Bipartisan Senate Bill Moves the Conversation Forward on Reducing Health Costs

There is perhaps no issue on Capitol Hill that is more often discussed these days than reducing health care costs. The Senate Health, Education, Labor, and Pensions (HELP) Committee will continue the conversation tomorrow with a hearing on the Lower Health Care Costs Act.

The discussion draft of the bill, released last month by HELP Committee Chairman Lamar Alexander (R-TN) and Ranking Member Patty Murray (D-WA), covers a lot of topics: "surprise" medical bills, drug pricing and patent reform, the relationships between health insurers and providers, health data transparency, and other pressing public health concerns.

When consumers have more information about anticompetitive practices in health care, they are better equipped to shop for providers that offer quality care at a lower price. The Lower Health Care Costs Act starts the conversation around making health data more available to patients and plan sponsors, and we look forward to hearing what additional ideas lawmakers and witnesses bring to the table tomorrow. NTU believes that policy should be directed toward exposing these anticompetitive practices for consumers, rather than allowing government to have a heavy hand in policing them (which could reduce patient access to innovative services).

Congress needs to legislate carefully on this issue, and the committee exercised considerable judgment in presenting several options for resolving disputes over surprise bills between health insurers, practitioners, and health facilities.

Yet all three of the options currently under consideration by the committee carry some degree of risk. One is called the “Benchmark” option: the insurer’s payment rate for a surprise bill would be the median contracting rate for those services in a given geographic area. This option is concerning, given it would serve as a federally-mandated price control on disputes between private entities. A second option would provide for independent dispute resolution by a third party, but comes with its own concerns given that federal agencies would determine which third parties can mediate these disputes. A third option on the table, a guarantee that all health care practitioners at an in-network facility will be considered in-network for a patient and their health plan, could be disruptive to arrangements between health care providers and hospitals, especially those in underserved areas. It’s important that the HELP Committee addresses this challenging issue in a manner that protects consumers without impeding upon private parties.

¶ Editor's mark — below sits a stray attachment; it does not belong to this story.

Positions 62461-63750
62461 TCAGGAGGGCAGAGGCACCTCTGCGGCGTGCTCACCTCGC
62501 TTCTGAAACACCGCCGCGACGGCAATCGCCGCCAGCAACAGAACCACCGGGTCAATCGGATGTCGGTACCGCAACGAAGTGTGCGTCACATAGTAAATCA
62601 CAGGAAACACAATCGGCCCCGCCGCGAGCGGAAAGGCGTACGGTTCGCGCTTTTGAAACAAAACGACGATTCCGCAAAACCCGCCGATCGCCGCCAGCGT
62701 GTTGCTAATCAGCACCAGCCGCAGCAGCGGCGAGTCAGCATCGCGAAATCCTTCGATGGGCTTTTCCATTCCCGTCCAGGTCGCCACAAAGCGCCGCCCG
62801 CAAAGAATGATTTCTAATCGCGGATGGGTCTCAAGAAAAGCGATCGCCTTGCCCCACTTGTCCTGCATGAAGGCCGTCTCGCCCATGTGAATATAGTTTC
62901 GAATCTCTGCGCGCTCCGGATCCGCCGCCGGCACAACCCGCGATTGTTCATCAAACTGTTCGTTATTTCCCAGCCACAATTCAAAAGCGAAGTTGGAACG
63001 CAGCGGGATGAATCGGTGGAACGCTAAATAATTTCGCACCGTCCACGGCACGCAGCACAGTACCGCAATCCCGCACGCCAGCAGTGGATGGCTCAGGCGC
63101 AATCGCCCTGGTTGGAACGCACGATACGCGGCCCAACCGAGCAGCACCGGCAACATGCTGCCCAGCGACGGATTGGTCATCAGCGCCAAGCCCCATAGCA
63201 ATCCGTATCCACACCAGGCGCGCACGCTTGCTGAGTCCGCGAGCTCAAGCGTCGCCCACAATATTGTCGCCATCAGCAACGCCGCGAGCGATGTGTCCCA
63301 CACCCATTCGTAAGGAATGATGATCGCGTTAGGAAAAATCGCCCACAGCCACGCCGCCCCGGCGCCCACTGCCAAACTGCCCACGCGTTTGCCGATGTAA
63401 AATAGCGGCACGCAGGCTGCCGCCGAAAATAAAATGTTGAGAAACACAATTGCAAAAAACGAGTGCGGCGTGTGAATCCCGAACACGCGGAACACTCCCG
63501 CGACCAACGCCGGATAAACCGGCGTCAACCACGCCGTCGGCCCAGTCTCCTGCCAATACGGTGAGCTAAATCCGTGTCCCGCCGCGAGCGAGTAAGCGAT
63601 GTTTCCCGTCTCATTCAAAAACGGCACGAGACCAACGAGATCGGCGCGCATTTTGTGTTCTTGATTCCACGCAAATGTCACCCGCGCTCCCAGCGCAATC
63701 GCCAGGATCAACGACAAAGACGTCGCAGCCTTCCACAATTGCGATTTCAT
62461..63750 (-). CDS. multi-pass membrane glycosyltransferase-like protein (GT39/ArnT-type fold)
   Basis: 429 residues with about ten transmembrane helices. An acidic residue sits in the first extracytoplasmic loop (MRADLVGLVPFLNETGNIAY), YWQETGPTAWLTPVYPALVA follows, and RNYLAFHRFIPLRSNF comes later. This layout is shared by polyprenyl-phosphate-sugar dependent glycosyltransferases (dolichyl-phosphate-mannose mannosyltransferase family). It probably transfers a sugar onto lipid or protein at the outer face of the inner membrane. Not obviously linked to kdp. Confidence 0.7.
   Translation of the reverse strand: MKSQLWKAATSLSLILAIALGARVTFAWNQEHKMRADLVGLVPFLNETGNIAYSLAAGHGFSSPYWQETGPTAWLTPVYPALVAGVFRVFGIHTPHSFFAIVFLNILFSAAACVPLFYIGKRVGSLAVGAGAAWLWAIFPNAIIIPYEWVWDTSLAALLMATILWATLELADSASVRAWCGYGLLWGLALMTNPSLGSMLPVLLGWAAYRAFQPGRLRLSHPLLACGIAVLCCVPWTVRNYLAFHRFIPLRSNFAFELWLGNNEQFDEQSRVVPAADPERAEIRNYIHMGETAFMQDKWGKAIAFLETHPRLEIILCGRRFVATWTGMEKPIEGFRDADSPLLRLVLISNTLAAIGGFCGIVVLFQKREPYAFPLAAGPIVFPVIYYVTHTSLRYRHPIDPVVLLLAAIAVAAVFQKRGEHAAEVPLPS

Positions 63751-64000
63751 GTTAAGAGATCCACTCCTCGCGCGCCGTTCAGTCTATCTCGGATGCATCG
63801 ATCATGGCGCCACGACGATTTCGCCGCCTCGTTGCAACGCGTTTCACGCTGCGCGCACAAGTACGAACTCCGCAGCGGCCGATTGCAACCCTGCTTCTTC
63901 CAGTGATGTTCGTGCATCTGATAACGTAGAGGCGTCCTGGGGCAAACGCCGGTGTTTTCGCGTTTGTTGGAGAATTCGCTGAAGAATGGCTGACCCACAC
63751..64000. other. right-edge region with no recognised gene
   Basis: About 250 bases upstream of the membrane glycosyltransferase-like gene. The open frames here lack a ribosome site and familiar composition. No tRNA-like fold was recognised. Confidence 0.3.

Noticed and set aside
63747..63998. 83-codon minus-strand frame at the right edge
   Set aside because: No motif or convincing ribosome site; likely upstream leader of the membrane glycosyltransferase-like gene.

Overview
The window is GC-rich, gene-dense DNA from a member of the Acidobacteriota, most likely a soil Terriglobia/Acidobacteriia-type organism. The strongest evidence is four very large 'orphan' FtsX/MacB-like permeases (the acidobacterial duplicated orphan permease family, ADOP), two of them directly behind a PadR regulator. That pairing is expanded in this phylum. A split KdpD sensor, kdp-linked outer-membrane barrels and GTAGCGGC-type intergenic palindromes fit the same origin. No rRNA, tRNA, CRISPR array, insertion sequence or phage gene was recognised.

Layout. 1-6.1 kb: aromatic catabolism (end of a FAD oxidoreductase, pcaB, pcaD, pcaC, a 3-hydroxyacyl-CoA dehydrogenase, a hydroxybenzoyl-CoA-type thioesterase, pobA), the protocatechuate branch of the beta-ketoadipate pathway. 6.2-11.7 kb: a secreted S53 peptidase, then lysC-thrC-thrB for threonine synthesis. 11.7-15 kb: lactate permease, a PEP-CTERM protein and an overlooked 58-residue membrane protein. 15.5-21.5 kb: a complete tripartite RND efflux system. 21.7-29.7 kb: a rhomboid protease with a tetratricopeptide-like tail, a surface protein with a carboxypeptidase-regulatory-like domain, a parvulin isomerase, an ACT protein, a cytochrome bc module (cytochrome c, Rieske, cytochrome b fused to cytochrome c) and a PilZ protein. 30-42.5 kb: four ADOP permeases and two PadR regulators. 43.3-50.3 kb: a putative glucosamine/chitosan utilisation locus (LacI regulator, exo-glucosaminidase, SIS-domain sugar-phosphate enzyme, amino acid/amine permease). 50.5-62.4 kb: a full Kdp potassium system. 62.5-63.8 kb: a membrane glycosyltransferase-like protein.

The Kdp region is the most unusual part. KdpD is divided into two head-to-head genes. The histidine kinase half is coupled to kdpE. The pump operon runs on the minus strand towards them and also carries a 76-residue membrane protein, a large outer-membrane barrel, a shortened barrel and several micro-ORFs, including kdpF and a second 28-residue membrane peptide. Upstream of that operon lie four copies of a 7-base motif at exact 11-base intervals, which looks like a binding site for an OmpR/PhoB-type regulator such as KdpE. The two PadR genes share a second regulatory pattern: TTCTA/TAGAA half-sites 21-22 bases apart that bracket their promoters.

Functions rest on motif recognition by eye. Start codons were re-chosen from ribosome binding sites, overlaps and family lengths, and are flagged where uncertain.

NTU is also interested to hear witness perspectives on drug pricing and patent reform, and believes any proposals Congress considers should continue to strike a delicate balance between encouraging new drug discoveries and controlling costs. As NTU’s Pete Sepp put it in April, when discussing the 1984 Hatch-Waxman drug patent law:

Costly innovator drugs have been shown to reduce other expenses in government health programs over the long term, such as surgeries or long hospital stays. On the other hand, generics deliver massive savings over the nearer term to those same programs as well. No other country in the world can boast of such a successful policy environment that both encourages discoveries to reach patients (nearly 90 percent of newly launched drugs worldwide are available here) and controls costs (over 90 percent of prescriptions written in the U.S. are for generics). And the Hatch-Waxman law has had a great deal to do with this success.

All in all, the Lower Health Care Costs Act marks an important step forward in the ongoing conversation around reducing health care costs for Americans. NTU will be closely following its consideration by the Senate HELP Committee, and any changes to the bill both for better and for worse.